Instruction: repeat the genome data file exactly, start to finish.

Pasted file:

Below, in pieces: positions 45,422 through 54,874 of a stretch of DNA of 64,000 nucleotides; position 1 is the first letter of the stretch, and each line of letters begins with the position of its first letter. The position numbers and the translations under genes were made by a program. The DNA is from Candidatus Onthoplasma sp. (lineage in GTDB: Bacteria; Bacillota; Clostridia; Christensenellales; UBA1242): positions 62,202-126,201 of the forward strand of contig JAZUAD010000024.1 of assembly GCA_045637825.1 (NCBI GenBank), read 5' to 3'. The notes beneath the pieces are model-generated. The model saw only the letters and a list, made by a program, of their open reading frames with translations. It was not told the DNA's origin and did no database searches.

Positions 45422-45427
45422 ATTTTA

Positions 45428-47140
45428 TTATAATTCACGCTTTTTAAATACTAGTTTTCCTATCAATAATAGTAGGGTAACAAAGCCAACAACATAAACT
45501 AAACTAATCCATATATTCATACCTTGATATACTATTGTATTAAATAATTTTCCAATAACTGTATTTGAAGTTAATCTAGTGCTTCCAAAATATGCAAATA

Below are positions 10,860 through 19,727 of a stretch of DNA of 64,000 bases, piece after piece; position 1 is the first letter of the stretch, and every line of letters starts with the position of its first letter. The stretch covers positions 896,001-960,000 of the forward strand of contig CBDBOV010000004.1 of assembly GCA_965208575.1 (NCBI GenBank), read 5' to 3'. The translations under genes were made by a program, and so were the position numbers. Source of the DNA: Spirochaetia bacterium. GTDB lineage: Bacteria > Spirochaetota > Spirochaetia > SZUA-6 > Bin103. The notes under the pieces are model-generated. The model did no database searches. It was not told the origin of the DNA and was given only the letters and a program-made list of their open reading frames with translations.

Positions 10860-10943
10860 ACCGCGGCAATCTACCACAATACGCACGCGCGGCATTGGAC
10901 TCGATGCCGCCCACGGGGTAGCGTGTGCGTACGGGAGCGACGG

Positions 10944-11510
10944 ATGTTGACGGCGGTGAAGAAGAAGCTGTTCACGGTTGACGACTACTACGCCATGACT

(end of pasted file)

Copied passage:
Below, in pieces: positions 45,422 through 54,874 of a stretch of DNA of 64,000 nucleotides; position 1 is the first letter of the stretch, and each line of letters begins with the position of its first letter. The position numbers and the translations under genes were made by a program. The DNA is from Candidatus Onthoplasma sp. (lineage in GTDB: Bacteria; Bacillota; Clostridia; Christensenellales; UBA1242): positions 62,202-126,201 of the forward strand of contig JAZUAD010000024.1 of assembly GCA_045637825.1 (NCBI GenBank), read 5' to 3'. The notes beneath the pieces are model-generated. The model saw only the letters and a list, made by a program, of their open reading frames with translations. It was not told the DNA's origin and did no database searches.

Positions 45422-45427
45422 ATTTTA

Positions 45428-47140
45428 TTATAATTCACGCTTTTTAAATACTAGTTTTCCTATCAATAATAGTAGGGTAACAAAGCCAACAACATAAACT
45501 AAACTAATCCATATATTCATACCTTGATATACTATTGTATTAAATAATTTTCCAATAACTGTATTTGAAGTTAATCTAGTGCTTCCAAAATATGCAAATA

Below are positions 10,860 through 19,727 of a stretch of DNA of 64,000 bases, piece after piece; position 1 is the first letter of the stretch, and every line of letters starts with the position of its first letter. The stretch covers positions 896,001-960,000 of the forward strand of contig CBDBOV010000004.1 of assembly GCA_965208575.1 (NCBI GenBank), read 5' to 3'. The translations under genes were made by a program, and so were the position numbers. Source of the DNA: Spirochaetia bacterium. GTDB lineage: Bacteria > Spirochaetota > Spirochaetia > SZUA-6 > Bin103. The notes under the pieces are model-generated. The model did no database searches. It was not told the origin of the DNA and was given only the letters and a program-made list of their open reading frames with translations.

Positions 10860-10943
10860 ACCGCGGCAATCTACCACAATACGCACGCGCGGCATTGGAC
10901 TCGATGCCGCCCACGGGGTAGCGTGTGCGTACGGGAGCGACGG

Positions 10944-11510
10944 ATGTTGACGGCGGTGAAGAAGAAGCTGTTCACGGTTGACGACTACTACGCCATGACT